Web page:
Review: 'Paws of Fury: The Legend of Hank' a blazing samurai story puts Mel Brooks back in the saddle
If you don't already love Mel Brooks, first off, what the hell is wrong with you? I'm not sure we can even be friends. One of the few living legends of Hollywood, Mel Brooks is both featured and revered in the new absurd yet hilarious family animated offering, "Paws of Fury: The Legend of Hank." It's an absolute gas - especially for those that know and love Mel Brooks, specifically his iconic 1974 spoof, "Blazing Saddles," a movie that could never, ever be made today. Or if it was, it would end up looking a lot like "Paws of Fury."
The genius of "Paws of Fury: The Legend of Hank," is that the creators have managed to essentially remake what is now considered to be a "politically incorrect" classic, under the guise of a simple kiddie flick, and miraculously, it works for both children and adults alike. It's subversive, but comes with a positive message of inclusion. It's risky (trust me) but includes lots of laughs for young ones.
It's a surprise, but "Paws of Fury: The Legend of Hank" is one of the funniest movies of the year, one of the best animated films of the year, and is one of the best new IPs (intellectual properties) that has come along in several years (considering the characters and the world that is created).
And oh yeah, it also features Mel Brooks who lends his voice to one of the characters.
The best entries in the Marvel Cinematic Universe (MCU) have been equal parts exciting as well as funny. The character of Thor (Chris Hemsworth) has always played it straight, but has had an underlying element of charm and humor laced within his Asgardian toughness. When director Taika Waititi took the reigns for the first time in the MCU with "Thor: Ragnarok," he leaned the character and the Thor film franchise into the comedy with mixed results.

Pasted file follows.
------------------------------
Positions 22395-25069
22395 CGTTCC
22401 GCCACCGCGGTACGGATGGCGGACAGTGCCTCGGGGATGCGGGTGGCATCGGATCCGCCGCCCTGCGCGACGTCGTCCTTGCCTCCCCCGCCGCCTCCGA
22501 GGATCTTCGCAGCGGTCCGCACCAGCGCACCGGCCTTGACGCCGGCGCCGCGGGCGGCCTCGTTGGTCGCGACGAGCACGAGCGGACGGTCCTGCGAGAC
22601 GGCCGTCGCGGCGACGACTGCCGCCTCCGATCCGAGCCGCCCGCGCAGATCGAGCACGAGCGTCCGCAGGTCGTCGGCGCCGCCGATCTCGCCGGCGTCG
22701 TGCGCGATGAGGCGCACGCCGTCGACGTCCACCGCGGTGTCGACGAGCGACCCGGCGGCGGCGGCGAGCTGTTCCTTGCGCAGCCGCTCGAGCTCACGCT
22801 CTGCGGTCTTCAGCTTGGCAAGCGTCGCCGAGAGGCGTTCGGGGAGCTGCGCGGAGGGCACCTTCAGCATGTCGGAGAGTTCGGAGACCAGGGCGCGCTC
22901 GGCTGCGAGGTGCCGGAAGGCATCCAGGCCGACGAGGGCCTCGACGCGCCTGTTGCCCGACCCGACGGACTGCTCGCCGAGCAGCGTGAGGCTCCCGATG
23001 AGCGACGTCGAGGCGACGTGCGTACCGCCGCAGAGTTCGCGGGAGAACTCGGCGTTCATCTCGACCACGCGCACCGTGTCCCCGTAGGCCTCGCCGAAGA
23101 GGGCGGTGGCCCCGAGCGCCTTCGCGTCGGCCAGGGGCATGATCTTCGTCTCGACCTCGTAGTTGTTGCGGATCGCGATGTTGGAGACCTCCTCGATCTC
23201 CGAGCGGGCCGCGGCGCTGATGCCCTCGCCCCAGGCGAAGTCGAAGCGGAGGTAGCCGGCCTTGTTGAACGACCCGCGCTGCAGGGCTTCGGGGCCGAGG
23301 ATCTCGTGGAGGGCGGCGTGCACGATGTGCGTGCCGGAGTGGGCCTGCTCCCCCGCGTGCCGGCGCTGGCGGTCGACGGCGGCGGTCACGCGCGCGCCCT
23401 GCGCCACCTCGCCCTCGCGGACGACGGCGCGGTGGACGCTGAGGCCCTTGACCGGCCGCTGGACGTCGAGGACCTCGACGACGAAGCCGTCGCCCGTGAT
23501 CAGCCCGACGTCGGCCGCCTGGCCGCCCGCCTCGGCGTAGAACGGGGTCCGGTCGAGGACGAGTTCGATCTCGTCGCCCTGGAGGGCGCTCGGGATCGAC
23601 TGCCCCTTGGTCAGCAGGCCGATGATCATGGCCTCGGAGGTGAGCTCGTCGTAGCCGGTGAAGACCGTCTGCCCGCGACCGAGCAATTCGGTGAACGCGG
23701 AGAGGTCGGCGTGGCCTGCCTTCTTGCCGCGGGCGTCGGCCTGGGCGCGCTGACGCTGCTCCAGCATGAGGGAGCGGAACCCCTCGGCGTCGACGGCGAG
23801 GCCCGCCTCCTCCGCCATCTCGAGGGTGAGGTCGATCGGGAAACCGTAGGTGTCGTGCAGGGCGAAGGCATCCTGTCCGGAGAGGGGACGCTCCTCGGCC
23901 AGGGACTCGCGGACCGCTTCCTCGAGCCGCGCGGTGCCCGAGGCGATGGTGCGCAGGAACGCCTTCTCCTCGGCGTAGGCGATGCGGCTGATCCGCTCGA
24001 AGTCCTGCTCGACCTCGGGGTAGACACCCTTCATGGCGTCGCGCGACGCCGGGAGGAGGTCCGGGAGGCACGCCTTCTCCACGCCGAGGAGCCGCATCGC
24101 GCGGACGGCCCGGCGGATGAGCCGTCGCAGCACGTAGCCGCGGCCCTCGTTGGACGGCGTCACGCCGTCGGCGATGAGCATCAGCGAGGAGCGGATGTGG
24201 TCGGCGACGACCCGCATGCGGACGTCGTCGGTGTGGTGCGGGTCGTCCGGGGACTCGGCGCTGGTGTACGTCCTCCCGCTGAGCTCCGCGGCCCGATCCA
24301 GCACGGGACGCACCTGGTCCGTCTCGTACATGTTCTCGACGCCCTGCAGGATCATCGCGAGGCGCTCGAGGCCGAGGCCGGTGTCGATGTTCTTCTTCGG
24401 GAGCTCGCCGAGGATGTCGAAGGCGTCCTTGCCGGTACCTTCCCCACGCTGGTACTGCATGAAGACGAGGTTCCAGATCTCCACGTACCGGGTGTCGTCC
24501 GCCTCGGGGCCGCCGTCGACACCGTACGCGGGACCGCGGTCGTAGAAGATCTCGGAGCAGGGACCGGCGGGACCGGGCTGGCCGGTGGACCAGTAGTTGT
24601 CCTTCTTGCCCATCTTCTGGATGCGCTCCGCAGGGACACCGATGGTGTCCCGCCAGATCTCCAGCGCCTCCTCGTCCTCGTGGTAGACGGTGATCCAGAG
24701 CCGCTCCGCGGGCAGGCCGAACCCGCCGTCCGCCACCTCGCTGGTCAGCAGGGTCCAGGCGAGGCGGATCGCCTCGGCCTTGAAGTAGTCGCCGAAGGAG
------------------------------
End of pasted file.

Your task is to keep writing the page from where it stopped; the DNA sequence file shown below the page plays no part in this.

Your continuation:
Now directing the latest Thor film, "Thor: Love and Thunder," Waititi has apparently been given carte blanche by the higher-ups at Marvel to make Thor an all-out parody of itself...an absurd, campy comedy that definitely has some laughs, but does little justice to the character of Thor or to those inhabiting his universe. This is a ramshackle, choppy spoof that would work better if it existed in a vacuum, and not part of an over-arching cinematic universe.
"Lightyear" is now the 26 feature animated film to come out of Pixar Studios. The brand still represents the cream of the crop when it comes to animation, and while many of its titles have lived up to the reputation in both style and story, some have not...and when a Pixar movie doesn't land, it has quite often been a sequel or a spin-off (while Toy Story 2, 3 and 4 all delivered, many other sequels - like the Cars movies, "Finding Dory" or "Monsters University," have not).
"Lightyear" is the first feature-film to be spun-off of the original Pixar gem, "Toy Story." It's apparently the movie that inspired the Buzz Lightyear toy in the first place (which is why this Buzz is voiced by Captain America himself, Chris Evans, and not Tim Allen who has voiced every toy incarnation of the space-travelling hero). It's a beautifully-rendered piece of animation that once again pushes animation forward, which is a stellar feat considering that it feels at this point like we've seen it all. But unlike several of Pixar's best films that contain deeper meaning, or powerful messages for kids and grown-ups alike, "Lightyear" is a bit muddled and "light" on nuance.
Still, as space adventures go, "Lightyear" is a crowd-pleaser, and probably lands somewhere in the upper-middle of the Pixar pack of films.
Director Joseph Kosinski is flying high in Hollywood right now, with the much-needed, record-breaking success of his film "Top Gun: Maverick" now on his resumé. His follow-up film, "Spiderhead" (streaming on Netflix on 6/17) will likely be overlooked, as it should, when studios consider him for future projects, as it seems there was no energy left to give to this mildly clever, but mostly banal, dud of a film following how much he was able to pack in to "Top Gun: Maverick."